The Science Journal of the American Association for Respiratory Care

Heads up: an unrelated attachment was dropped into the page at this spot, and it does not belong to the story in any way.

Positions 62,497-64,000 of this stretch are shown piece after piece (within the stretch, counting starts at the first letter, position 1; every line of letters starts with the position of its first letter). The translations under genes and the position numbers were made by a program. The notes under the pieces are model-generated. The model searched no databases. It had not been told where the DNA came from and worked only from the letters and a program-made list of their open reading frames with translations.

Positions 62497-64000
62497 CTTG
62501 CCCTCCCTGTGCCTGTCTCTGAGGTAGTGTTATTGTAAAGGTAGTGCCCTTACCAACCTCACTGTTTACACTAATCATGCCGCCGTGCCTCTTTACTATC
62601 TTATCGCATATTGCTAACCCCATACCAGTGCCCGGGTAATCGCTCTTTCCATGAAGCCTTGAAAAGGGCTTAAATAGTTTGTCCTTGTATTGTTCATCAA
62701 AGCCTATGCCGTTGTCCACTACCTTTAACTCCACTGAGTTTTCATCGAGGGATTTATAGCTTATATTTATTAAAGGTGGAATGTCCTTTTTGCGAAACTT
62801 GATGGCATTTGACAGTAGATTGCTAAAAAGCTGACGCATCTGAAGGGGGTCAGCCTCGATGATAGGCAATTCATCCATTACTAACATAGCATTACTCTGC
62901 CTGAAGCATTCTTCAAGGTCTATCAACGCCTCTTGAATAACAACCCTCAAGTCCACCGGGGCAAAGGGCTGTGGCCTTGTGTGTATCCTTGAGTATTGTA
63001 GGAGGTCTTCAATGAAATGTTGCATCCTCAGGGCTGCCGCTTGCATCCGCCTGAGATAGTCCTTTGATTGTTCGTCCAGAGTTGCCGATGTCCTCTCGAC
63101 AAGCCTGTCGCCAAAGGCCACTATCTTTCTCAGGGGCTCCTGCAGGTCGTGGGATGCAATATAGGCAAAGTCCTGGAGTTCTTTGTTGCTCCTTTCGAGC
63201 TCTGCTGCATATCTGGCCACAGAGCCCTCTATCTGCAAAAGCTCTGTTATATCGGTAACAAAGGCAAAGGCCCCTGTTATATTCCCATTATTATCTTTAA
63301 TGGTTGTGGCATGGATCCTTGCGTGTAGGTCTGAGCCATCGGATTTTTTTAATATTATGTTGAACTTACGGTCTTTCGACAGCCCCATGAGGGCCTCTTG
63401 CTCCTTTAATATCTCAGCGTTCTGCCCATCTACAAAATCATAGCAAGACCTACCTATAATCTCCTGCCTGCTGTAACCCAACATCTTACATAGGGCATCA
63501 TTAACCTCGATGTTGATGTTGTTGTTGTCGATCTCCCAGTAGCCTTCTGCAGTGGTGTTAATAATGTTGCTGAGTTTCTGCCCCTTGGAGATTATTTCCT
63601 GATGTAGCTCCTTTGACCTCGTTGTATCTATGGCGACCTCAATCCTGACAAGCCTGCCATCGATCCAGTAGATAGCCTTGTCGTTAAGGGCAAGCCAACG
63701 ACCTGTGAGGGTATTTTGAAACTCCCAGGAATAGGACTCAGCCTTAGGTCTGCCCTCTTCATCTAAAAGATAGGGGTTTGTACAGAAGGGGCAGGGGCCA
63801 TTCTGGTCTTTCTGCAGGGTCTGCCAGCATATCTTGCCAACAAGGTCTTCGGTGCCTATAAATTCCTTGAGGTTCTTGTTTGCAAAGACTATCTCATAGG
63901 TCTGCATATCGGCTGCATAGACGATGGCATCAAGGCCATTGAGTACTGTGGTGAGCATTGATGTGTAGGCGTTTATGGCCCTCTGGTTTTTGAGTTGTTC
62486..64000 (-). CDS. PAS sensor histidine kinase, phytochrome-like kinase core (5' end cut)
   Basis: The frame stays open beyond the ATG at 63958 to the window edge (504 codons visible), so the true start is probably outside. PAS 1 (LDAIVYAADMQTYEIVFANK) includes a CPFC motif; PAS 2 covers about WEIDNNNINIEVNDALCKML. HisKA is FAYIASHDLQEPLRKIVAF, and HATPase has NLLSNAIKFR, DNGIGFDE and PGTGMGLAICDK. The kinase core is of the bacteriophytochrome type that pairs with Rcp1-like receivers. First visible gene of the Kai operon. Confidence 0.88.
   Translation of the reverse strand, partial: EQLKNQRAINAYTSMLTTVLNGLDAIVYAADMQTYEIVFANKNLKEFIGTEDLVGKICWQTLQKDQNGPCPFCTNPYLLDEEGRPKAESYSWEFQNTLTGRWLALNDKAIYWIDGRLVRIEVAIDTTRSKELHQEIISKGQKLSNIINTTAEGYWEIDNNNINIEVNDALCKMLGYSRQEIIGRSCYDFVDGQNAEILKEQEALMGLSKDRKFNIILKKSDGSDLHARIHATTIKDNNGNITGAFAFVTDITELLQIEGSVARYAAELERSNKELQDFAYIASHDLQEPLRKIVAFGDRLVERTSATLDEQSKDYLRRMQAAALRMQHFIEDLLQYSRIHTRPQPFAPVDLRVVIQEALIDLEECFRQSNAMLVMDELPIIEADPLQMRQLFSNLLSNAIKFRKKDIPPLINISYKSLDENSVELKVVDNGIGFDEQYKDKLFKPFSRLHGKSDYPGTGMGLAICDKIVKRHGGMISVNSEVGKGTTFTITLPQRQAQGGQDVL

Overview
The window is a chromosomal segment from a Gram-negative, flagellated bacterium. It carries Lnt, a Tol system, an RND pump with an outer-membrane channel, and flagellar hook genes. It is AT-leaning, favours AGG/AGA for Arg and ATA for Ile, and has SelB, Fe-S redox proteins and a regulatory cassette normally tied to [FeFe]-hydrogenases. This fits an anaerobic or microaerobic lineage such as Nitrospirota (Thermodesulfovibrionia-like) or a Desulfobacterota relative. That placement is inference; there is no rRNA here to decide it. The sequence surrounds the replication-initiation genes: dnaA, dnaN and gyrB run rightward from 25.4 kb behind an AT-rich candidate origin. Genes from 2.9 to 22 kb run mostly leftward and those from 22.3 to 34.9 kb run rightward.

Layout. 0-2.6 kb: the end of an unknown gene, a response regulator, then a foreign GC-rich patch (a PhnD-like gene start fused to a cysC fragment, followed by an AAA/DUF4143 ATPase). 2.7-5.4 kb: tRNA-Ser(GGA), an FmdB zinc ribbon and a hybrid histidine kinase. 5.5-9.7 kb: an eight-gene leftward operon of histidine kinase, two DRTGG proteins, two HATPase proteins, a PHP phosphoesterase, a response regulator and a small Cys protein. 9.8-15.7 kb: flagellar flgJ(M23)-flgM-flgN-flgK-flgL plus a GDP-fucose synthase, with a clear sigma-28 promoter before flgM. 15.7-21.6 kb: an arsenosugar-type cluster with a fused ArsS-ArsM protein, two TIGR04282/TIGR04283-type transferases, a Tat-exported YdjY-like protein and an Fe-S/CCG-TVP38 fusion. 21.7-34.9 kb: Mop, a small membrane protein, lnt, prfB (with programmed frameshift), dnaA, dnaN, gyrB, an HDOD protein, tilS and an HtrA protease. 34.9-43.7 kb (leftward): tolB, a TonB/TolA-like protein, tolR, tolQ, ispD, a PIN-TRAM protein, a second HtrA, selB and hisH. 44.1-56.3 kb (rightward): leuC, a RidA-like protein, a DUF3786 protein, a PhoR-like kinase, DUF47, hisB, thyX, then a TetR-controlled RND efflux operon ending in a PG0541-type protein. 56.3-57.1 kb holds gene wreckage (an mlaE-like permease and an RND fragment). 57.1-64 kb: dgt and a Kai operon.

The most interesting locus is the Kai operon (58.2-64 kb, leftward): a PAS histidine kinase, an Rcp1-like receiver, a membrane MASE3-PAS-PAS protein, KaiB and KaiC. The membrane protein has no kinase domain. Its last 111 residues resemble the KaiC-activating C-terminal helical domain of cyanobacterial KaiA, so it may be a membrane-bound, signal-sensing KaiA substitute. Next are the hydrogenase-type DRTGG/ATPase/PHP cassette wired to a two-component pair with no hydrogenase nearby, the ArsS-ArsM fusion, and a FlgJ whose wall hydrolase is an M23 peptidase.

INTRODUCTION. Health care reform has dictated significant changes in operations of health centers. Respiratory Care departments have struggled to meet these financial demands through downsizing and institutional realignments while providing optimum patient care. One approach to meet the department goals of patient care in face of decreased funding is to utilization work redesign models involving cross-training of employees. UMHHS is a large tertiary teaching institution which has recently implemented a significant cost-containment program. Respiratory Care, at UMHHS, has historically operated as two distinct departments; adult and pediatric/neonatal. Each department has being solely responsible for the staffing and financial operations within each patient population. To comply with the institutional cost containment goals, Respiratory Care services where integrated into one operation and staff were required to provide service support between pediatrics and adults. We examined our ability to meet operational goals and staff perceptions following the implementation of this cross-training effort. METHODS. Staffing positions, financial cost and services were obtained over the past four fiscal years from department records and hospital finance reports. A survey was constructed and distributed to staff members who have been actively involved with the cross-training program, as well as, staff members who did not participate. The purpose of the survey was to identify staff perceptions and concerns about cross-training. RESULTS. Over the past 4 fiscal years, total staff FTE's have decreased 19.9 positions (17.1%). Service support (billable procedures or activity hours) have demonstrated stable or slight increase over the same time period. Cross-train support hours, however, have increased 93% (FY96 versus FY98). 70% of the adult therapists who responded to our employee survey, felt that the cross-training program helped to reduce overtime and on-call support. In contrast, only 5% of the pediatric therapists who responded felt that cross-training helped to reduce overtime and on-call. 35% of the adult staff and 37% of the pediatric staff felt that the quality of care provided by cross-trained therapist maintained departmental standards. CONCLUSIONS. Our results indicate that expanding job responsibilities for staff therapists help to meet the financial objectives for the department and institution. However, the staff perceptions significantly contrast with institutional objectives. A significant number of staff involved, either directly or indirectly, with this type of work redesign do not perceive benefits associated with cross-training service support. These perceptions must be addressed to meet the increasing demands placed upon RC departments as we proceed with health care reform.